One of the most common colors of granite you will find in the US is white speckled generously with gray. In composition, this has equal parts of quartz, feldspar, and amphiboles. The amphiboles account for the speckles and streaks of gray over a white background, and it is one of the more durable types of granite. This makes it especially ideal for use as kitchen countertops.
White granite is not actually all white, although it is largely composed of feldspar and quartz, which are both milky white. In most cases, you will find widely dispersed dark specks or streaks representing amphiboles. In all likelihood, you will find white granite where dark amphiboles and other colored minerals or substances were not present at the time of its formation. Pure white granite is unlikely to be true granite. It may not even be a natural stone. If someone claims a pure white kitchen counter is granite, it is most probably a manmade product.
As with white granite, true black granite will not be all black. Black granite has a large proportion of biotite, but it still has to have at least 20% quartz in its makeup to qualify as one. This means that true black granite will have streaks of a lighter color. Completely black granite is most likely not true granite, but one of the granitoids such as gabbro or basalt. The good news is these granitoids tend to have many of the best features of granite, so it is still a good choice for kitchen countertops. It is also possible that it is not a natural stone, but an engineered product.
Pink granite is composed of quartz, amphiboles, white feldspar, and a rather large quantity of potassium feldspar. Potassium feldspar is most common in low-temperature regions, so pink granite often comes from the colder parts of the US and other temperate countries. Pink granite is similar to speckled gray granite in that it has generous specks and streaks of darker minerals. The difference is in the background color.
Red granite is actually pink granite. The only difference is the potassium feldspar in it, which is usually a light pink color, is much darker. In some instances, red granite comes about because of the introduction of iron oxide into the mix during formation.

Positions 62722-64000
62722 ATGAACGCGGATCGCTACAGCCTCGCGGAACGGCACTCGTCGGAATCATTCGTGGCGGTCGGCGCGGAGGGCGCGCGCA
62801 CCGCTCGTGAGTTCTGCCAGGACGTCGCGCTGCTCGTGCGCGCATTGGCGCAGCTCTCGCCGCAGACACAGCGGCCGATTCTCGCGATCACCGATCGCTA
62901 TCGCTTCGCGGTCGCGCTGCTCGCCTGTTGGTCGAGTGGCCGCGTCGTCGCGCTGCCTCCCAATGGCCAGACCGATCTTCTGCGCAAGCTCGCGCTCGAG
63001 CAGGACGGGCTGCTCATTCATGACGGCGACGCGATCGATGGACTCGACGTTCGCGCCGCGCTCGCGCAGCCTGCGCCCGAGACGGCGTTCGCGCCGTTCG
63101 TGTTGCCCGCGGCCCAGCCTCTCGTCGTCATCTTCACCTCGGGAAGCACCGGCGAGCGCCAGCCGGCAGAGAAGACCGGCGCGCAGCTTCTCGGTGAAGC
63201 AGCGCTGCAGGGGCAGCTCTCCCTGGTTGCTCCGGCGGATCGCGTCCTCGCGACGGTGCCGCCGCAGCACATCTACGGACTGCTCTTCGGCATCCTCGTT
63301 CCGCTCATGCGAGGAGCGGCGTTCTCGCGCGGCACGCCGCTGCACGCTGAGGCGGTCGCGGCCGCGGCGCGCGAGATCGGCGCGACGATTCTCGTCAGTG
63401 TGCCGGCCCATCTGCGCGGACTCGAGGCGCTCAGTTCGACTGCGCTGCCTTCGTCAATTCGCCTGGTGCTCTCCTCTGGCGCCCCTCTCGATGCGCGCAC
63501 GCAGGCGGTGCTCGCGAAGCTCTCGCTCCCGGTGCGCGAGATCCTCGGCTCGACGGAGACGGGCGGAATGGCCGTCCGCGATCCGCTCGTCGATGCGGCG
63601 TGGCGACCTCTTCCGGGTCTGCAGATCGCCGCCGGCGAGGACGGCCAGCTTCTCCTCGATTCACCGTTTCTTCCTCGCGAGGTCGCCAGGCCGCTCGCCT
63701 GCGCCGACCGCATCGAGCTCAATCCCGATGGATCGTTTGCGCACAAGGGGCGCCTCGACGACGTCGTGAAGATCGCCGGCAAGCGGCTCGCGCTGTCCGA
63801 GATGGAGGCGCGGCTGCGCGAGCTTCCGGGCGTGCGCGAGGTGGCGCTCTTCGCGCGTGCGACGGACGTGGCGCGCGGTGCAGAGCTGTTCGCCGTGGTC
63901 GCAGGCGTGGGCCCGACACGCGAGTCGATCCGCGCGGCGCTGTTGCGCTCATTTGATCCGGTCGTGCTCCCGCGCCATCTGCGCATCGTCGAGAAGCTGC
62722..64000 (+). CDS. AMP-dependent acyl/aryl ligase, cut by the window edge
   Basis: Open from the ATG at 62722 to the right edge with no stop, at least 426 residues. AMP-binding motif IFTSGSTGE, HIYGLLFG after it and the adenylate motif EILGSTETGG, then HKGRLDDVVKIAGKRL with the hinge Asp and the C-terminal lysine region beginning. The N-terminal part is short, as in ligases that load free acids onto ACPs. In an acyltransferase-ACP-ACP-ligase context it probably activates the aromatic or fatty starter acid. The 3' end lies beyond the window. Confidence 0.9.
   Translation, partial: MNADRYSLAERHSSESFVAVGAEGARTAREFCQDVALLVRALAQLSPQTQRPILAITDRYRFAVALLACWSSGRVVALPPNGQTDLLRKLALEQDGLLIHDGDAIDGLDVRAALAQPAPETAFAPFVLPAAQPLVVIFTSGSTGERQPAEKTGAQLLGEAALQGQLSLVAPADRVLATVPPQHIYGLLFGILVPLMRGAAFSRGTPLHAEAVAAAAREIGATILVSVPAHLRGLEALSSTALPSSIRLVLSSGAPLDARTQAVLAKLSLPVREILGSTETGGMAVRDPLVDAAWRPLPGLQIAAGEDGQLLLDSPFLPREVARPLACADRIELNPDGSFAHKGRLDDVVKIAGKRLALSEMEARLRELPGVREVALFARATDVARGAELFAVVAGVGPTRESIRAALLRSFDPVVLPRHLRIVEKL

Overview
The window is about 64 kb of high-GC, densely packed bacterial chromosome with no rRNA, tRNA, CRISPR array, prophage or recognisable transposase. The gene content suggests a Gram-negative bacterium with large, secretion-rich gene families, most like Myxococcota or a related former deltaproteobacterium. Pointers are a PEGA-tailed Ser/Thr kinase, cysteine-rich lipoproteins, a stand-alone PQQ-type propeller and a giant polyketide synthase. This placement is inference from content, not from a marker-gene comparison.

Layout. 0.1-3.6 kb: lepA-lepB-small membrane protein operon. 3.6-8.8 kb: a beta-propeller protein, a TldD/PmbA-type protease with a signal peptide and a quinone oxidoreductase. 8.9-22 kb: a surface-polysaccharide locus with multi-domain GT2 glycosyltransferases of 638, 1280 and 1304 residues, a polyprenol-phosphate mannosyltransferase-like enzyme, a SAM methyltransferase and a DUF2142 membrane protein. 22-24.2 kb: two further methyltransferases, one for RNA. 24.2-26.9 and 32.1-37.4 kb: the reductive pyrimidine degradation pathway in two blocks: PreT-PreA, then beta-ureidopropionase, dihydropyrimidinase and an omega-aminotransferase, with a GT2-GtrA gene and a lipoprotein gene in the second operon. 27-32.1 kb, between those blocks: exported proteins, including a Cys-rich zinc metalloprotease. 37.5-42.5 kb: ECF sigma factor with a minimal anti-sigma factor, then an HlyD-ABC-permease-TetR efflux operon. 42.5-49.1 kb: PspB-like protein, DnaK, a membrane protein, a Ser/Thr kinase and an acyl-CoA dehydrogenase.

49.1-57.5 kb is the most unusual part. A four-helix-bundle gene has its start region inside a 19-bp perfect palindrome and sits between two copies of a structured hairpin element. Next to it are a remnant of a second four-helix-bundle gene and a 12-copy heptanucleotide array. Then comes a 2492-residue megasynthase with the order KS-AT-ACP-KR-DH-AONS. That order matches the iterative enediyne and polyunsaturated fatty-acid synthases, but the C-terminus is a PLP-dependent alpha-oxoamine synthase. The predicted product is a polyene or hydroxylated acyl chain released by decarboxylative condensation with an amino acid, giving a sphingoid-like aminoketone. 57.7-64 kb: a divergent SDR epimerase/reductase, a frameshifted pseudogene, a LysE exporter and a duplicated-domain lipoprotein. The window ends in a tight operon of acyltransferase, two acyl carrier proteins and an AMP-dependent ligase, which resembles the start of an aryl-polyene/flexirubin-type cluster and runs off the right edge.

You will often see granite with greenish streaks or crystals. These would probably be due to amphiboles in the mix. However, mostly green granite is somewhat rare. This only happens when the mix contains a large amount of amazonite, a type of green feldspar also valued as a gem. Amazonite is quite rare, and despite its name, you will not find it in Brazil. You might find green granite in some showrooms. But these are most probably some other type of stone, such as soapstone or marble that contains a large amount of serpentine.
These fascinating color facts about granite countertops should give you a new appreciation of the different slabs you see in the showroom of your local countertop specialists. At Granite ASAP, we know everything there is to know about granite and other stones. And we can help you choose the right one for your kitchen countertop.
We carry a wide range of natural stone slabs as well as the top brands in engineered quartz in the country. Over 100 colors of granite and marble slabs are available for inspection at our Chantilly, Virginia showroom. . You can choose what you want and we will deliver it ASAP!
If you prefer engineered stone, we can offer you products from the Cambria, Caesarstone, Silestone, and MSI brands, each one carrying the manufacturer’s warranty.
We service the state of Virginia, including the cities of Alexandria, Arlington, Falls Church, Fairfax, Chantilly, Herndon, Centreville, Tysons, and Washington DC.
You can check out the website and chat with us online. Give us a call to request a free estimate!